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Comment on disconnected communicator / GC hires you for residential project – how to contract deal  
June 10, 2020
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Comment on disconnected communicator from article on June 1, 2020
            I’d like to respond or add to Johnny’s question on “disconnected communication on fire alarm.
            You probably remember as I had you contact this party. We were subcontracted under the electrician who was on a county public library remodel project, to install a fire alarm system. The bid we were under was to the electrician for just the installation. Upon completion we presented our Fire all-in-one contract for the monitoring. The librarian turned it over to the county attorney who, of course, found 21 issues with our contract. He then went and wrote his own contract for us to sign instead. I told him, No that’s not how this works and he became quite upset over the indemnity clause that excludes us from our own negligence, “YOUR OWN NEGLIGENCE”. 
            We informed the AHJ , who is a county employee, that the county would not sign our contract and they were free to obtain monitoring from any vendor they choose. There was an email chain about all this and the AHJ explained they could do self-monitoring during business hours by having employees trained in such matters. 
            We had to go in last week and finish another project and noticed the panel still shows “Comm Error”.    I sent another email, replied to the email chain mentioned earlier, of the issue. With no response.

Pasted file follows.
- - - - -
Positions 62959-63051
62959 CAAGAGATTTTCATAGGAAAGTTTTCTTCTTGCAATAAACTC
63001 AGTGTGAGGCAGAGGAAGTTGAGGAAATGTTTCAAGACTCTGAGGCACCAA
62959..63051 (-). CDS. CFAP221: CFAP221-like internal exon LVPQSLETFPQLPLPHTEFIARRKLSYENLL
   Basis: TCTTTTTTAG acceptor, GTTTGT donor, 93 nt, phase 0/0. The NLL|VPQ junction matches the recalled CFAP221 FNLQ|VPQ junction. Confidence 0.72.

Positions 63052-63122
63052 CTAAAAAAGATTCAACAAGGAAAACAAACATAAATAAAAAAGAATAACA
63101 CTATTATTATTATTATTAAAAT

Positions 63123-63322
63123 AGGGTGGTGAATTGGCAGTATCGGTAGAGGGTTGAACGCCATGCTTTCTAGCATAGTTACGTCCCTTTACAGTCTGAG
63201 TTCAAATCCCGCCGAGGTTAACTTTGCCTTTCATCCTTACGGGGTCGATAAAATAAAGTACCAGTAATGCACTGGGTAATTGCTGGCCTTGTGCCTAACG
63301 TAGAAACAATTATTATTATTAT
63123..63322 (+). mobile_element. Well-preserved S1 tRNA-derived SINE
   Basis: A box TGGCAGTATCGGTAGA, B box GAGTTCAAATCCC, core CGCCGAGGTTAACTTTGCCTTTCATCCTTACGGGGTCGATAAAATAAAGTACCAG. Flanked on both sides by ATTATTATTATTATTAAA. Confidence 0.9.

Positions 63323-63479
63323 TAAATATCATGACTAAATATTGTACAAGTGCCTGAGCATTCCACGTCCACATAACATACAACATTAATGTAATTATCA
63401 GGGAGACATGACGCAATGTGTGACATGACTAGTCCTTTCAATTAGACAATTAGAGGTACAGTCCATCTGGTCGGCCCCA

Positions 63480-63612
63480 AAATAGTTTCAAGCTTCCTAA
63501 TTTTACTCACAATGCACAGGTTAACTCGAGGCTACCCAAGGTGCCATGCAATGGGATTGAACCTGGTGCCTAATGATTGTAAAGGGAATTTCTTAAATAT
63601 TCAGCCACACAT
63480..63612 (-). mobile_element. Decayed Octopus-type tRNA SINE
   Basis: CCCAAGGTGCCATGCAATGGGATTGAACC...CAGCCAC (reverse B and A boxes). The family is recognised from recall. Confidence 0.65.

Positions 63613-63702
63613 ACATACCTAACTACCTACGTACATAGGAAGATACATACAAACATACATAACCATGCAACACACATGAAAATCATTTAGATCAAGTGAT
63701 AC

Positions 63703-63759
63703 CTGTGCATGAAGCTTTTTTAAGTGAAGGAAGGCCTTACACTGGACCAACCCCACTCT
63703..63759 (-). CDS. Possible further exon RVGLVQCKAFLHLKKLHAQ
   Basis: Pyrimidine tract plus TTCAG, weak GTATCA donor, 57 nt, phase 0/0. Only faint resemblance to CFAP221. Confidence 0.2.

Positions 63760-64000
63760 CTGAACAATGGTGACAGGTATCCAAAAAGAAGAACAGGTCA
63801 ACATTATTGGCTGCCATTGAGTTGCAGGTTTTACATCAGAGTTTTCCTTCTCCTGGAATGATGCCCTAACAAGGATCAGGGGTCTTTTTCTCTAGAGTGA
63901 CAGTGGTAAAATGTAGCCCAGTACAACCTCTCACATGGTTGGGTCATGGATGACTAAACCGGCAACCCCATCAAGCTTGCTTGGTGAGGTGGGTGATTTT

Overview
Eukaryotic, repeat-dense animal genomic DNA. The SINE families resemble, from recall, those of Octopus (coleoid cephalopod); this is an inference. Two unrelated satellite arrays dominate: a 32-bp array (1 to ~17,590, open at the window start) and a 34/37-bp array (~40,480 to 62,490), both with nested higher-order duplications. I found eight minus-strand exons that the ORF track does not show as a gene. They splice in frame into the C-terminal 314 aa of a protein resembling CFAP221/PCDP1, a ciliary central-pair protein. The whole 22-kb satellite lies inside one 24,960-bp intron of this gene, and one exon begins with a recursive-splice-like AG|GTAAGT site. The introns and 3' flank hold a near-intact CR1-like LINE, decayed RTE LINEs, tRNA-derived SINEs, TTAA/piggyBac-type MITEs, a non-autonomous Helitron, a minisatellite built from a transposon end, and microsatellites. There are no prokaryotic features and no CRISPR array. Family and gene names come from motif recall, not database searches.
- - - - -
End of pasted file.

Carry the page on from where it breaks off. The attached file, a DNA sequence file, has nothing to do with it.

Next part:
I’m a little nervous that if they do have an issue how it will play out.
Thanks for all you do for our industry
            You did an installation of a fire alarm system, engaged by the electrician, not the owner.  You only contracted work was installation.  I assume you didn’t contract to connect the system to a central station for monitoring.  The owner has not signed your All in One, has not signed up for monitoring.  You have no responsibility, and you have no liability.
            If you want to you can email the county executive, and copy the county attorney and fire marshal, advising them that they are in violation of building codes and safety codes.  Let them worry about it.
GC hires you for residential project – how to contract deal
            We have a residential new construction project where we are going to be installing an alarm system, among other systems.  All billing for the labor and products is going through the general contractor.  What is the best procedure as far as our All in One residential contract?  I would normally have the client sign the All in One agreement at this point.  Is it OK not to list the system cost on the agreement since the contractor is billing the client for it directly (and marking it up I am sure)?
            Great question.  The GC hired you for installation, but what you really want is the after installation services, the RMR; monitoring and repair service.  For that you need the owner to contract with you and the Residential All in One is the correct contract.
            You should have the owner sign a Residential All in One where you detail the sale and installation and provide for the RMR items.  
            For the installation you will state that the GC has included the alarm system installation in its GC contract and that the GC will be paying for the installation.  The owner will be paying for the RMR items.  
            You don’t indicate what contract you signed with the GC.  I suspect it was the GC’s contract.  That’s tolerable since it’s only for the installation, but be careful signing GC’s contracts.  They really should be read by counsel. [hopefully one who knows what the terminology means and what’s customary]

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Ken Kirschenbaum,Esq
Kirschenbaum & Kirschenbaum PC
Attorneys at Law
200 Garden City Plaza
Garden City, NY 11530
516 747 6700 x 301